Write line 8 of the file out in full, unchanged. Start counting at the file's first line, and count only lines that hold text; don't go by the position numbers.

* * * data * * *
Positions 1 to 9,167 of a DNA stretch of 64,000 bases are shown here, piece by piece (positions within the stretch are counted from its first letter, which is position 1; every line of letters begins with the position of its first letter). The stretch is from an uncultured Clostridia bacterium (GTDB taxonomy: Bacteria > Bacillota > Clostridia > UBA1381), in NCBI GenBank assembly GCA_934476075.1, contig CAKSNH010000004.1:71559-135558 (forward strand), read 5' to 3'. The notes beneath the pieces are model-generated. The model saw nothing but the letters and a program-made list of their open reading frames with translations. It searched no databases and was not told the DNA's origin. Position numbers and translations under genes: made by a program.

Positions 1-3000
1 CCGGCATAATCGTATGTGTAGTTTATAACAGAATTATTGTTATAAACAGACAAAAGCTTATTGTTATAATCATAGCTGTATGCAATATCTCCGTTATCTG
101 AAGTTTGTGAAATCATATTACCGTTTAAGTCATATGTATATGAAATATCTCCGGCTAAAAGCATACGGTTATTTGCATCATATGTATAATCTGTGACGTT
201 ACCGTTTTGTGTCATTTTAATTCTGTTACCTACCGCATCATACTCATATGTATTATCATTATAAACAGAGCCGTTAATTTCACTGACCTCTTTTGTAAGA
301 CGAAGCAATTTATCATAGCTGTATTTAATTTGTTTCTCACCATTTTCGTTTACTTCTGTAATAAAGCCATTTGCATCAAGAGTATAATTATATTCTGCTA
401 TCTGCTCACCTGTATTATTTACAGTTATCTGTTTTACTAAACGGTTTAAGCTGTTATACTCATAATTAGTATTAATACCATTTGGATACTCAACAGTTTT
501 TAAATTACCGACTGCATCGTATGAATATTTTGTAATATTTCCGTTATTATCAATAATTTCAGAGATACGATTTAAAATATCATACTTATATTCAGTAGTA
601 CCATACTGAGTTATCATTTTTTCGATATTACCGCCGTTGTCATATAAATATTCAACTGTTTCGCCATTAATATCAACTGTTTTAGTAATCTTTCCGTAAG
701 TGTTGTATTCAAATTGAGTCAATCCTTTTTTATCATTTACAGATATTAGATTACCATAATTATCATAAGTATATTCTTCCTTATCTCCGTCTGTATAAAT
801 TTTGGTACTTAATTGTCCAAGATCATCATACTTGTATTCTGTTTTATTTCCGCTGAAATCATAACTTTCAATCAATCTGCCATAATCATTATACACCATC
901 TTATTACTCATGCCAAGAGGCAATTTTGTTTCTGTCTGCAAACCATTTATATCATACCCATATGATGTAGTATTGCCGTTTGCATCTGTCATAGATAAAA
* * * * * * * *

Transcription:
501 TAAATTACCGACTGCATCGTATGAATATTTTGTAATATTTCCGTTATTATCAATAATTTCAGAGATACGATTTAAAATATCATACTTATATTCAGTAGTA